"With the proliferation of consumer devices such as the iPhone, Wii, digital cameras, and various kinds of software applications, consumers face the challenge of learning to use new products," write authors Arun Lakshmanan, Charles D. Lindsey (both University at Buffalo – SUNY), and H. Shanker Krishnan (Indiana University). The researchers found that "massed learning" (intense hands-on trial periods) lead to consumers developing a good mental model of the product, a positive attitude, and greater willingness to pay for new products.
"For example, a new Wii user may play a game repeatedly during one gaming session and thus attain some skill at using the nunchuck or she may become proficient via multiple play episodes over and extended period of time," the authors write. For some items, companies can facilitate trials. For example, a Best Buy salesperson may ask a teen trying Rock Band for the first time to play around with its features, or cellphone representative might help a potential customer program numbers into a phone. Companies may want to consider ways to allow customers even more chances to work with their products.
The authors also found that consumers differ in how they learn: they may learn by following instructions or through actual experience. "Over four experiments conducted using different software products we find that when consumers learn how to use a new product by reading instructions, they do better if the learning episodes are spaced," the authors write. "However, if their learning is via actual trial, they do better if the learning episodes are massed."
Their study also found that massed trials lead to a better and more flexible mental model of the product. In turn, consumers are better able to undertake new tasks with the product. "This ability is particularly relevant for new product success since it determines how much a product is used after purchase," the authors write.
"For example, individuals may try out different modes of image capture in a digital camera during their first interaction with the product (say, in a store) but over time, may use features that are different than the one initially learned (various resolution settings, timer set-up, etc.). How well consumers perform on these new tasks may have a strong bearing on how much they use the products, and in turn, their ultimate satisfaction."
Arun Lakshmanan, Charles D. Lindsey and H. Shanker Krishnan, "Practice Makes Perfect? When Does Massed Learning Improve Product Usage Proficiency?" Journal of Consumer Research: December 2010. A preprint of this article (to be officially published online soon) can be found at http://journals.uchicago.edu/jcr).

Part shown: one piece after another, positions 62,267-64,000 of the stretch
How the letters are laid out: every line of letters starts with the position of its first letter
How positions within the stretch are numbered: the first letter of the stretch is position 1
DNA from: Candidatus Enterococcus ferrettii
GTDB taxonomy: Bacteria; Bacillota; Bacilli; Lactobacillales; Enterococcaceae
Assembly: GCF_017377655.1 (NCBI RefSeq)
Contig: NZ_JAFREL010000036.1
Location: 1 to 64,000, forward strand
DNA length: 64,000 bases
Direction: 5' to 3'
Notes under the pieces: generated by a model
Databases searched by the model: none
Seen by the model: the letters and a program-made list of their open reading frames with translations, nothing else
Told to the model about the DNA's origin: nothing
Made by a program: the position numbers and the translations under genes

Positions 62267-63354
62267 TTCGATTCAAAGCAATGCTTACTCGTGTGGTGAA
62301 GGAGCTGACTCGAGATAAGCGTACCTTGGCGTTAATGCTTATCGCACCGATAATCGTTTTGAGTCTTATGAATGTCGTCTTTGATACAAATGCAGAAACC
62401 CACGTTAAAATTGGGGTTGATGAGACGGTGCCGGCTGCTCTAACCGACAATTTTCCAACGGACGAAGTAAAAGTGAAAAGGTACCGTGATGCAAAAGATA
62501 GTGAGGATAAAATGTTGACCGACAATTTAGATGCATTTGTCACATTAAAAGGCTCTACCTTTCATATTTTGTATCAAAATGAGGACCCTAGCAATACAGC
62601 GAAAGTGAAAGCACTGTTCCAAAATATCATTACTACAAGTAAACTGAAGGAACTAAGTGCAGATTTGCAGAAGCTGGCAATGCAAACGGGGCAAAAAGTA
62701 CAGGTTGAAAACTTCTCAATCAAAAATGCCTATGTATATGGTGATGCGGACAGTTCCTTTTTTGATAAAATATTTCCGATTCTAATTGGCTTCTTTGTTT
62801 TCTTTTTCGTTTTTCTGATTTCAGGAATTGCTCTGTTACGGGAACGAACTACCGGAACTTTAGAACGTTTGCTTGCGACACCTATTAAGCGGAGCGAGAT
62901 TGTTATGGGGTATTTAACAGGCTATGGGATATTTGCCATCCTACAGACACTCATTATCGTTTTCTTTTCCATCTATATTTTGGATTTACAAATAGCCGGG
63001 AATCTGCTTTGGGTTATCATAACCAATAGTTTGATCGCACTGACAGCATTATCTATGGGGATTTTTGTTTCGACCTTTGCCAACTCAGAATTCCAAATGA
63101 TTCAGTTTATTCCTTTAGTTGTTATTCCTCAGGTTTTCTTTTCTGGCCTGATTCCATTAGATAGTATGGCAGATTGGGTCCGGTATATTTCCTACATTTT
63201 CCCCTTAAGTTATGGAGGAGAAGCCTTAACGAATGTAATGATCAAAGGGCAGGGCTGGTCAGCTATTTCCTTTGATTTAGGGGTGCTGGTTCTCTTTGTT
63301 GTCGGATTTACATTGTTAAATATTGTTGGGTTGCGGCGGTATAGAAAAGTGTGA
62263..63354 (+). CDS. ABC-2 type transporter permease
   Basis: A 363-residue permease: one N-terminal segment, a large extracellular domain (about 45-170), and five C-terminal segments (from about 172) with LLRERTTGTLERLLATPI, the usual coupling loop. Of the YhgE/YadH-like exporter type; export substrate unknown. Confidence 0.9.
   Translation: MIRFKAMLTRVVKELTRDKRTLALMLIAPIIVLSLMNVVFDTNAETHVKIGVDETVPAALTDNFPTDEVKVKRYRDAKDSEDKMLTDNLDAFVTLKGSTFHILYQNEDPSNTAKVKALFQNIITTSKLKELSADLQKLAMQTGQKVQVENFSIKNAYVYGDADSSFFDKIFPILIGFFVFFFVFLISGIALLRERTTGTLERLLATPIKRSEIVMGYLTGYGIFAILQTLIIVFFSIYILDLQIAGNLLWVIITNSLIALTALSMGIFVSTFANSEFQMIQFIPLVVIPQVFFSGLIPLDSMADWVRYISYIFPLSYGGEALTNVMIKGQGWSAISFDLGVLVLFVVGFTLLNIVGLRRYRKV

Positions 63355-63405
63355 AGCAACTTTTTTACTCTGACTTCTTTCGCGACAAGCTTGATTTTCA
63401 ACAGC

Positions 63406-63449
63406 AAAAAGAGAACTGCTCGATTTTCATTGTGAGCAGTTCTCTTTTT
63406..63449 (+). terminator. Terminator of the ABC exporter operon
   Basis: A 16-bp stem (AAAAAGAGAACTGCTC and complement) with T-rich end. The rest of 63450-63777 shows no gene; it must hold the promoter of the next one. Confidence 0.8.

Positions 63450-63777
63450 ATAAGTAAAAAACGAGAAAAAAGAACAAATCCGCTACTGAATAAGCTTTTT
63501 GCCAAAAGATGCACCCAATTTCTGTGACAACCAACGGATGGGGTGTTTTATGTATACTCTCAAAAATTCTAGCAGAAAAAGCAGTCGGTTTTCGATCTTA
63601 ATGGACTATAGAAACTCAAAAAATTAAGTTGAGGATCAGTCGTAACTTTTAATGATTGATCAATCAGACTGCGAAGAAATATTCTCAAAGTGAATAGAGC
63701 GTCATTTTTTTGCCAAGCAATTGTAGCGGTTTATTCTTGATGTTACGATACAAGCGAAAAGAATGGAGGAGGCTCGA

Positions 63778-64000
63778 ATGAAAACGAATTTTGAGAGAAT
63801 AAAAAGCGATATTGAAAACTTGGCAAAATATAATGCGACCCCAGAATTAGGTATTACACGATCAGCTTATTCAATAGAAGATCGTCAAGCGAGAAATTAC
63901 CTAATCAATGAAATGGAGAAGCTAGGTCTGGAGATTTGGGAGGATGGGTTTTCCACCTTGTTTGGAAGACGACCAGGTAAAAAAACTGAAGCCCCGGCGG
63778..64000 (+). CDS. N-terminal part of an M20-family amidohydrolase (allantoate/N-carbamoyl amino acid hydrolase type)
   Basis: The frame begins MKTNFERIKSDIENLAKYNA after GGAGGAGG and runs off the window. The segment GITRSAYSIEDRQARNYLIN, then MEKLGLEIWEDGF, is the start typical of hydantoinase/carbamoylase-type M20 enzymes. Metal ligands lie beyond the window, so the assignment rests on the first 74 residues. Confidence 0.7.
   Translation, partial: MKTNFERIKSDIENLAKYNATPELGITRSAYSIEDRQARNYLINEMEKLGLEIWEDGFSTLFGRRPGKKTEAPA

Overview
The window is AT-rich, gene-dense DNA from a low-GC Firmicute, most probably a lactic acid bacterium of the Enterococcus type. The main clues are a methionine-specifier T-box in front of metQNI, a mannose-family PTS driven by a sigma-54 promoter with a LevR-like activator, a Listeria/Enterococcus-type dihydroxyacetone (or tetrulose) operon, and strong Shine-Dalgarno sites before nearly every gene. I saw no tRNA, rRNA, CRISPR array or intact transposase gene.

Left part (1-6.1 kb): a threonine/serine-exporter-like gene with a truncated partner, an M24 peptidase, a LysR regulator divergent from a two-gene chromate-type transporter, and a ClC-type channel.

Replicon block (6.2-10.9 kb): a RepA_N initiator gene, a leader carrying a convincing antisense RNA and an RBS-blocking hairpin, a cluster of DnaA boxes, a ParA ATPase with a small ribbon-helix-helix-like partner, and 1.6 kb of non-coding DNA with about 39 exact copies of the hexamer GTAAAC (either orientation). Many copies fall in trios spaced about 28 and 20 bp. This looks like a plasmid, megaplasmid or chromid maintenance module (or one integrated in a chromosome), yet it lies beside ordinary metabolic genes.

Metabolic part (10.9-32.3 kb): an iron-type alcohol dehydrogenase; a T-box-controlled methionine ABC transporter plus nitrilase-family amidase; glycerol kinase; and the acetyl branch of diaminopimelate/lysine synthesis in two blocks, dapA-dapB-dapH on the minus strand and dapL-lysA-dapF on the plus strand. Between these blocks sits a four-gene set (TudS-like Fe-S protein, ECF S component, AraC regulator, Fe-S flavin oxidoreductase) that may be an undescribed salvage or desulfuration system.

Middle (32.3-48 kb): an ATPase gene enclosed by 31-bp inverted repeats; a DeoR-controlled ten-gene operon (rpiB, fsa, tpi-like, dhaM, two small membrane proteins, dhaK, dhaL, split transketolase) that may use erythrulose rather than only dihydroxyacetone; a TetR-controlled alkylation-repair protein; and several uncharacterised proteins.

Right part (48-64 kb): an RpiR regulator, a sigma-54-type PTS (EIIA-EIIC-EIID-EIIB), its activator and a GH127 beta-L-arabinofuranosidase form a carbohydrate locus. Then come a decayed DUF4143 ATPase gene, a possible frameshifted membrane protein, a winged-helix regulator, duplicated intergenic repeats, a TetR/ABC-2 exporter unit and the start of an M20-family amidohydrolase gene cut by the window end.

Mary-Ann Twist | EurekAlert!
The personality factor: How to foster the sharing of research data
06.09.2017 | ZBW – Leibniz-Informationszentrum Wirtschaft
Europe’s Demographic Future. Where the Regions Are Heading after a Decade of Crises
10.08.2017 | Berlin-Institut für Bevölkerung und Entwicklung
Using ultrafast flashes of laser and x-ray radiation, scientists at the Max Planck Institute of Quantum Optics (Garching, Germany) took snapshots of the briefest electron motion inside a solid material to date. The electron motion lasted only 750 billionths of the billionth of a second before it fainted, setting a new record of human capability to capture ultrafast processes inside solids!
When x-rays shine onto solid materials or large molecules, an electron is pushed away from its original place near the nucleus of the atom, leaving a hole...
For the first time, physicists have successfully imaged spiral magnetic ordering in a multiferroic material. These materials are considered highly promising candidates for future data storage media. The researchers were able to prove their findings using unique quantum sensors that were developed at Basel University and that can analyze electromagnetic fields on the nanometer scale. The results – obtained by scientists from the University of Basel’s Department of Physics, the Swiss Nanoscience Institute, the University of Montpellier and several laboratories from University Paris-Saclay – were recently published in the journal Nature.
Multiferroics are materials that simultaneously react to electric and magnetic fields. These two properties are rarely found together, and their combined...
MBM ScienceBridge GmbH successfully negotiated a license agreement between University Medical Center Göttingen (UMG) and the biotech company Tissue Systems Holding GmbH about commercial use of a multi-well tissue plate for automated and reliable tissue engineering & drug testing.
MBM ScienceBridge GmbH successfully negotiated a license agreement between University Medical Center Göttingen (UMG) and the biotech company Tissue Systems...
Pathogenic bacteria are becoming resistant to common antibiotics to an ever increasing degree. One of the most difficult germs is Pseudomonas aeruginosa, a...
Scientists from the MPI for Chemical Energy Conversion report in the first issue of the new journal JOULE.
Cell Press has just released the first issue of Joule, a new journal dedicated to sustainable energy research. In this issue James Birrell, Olaf Rüdiger,...
19.09.2017 | Event News
12.09.2017 | Event News
06.09.2017 | Event News
19.09.2017 | Event News
19.09.2017 | Physics and Astronomy
19.09.2017 | Power and Electrical Engineering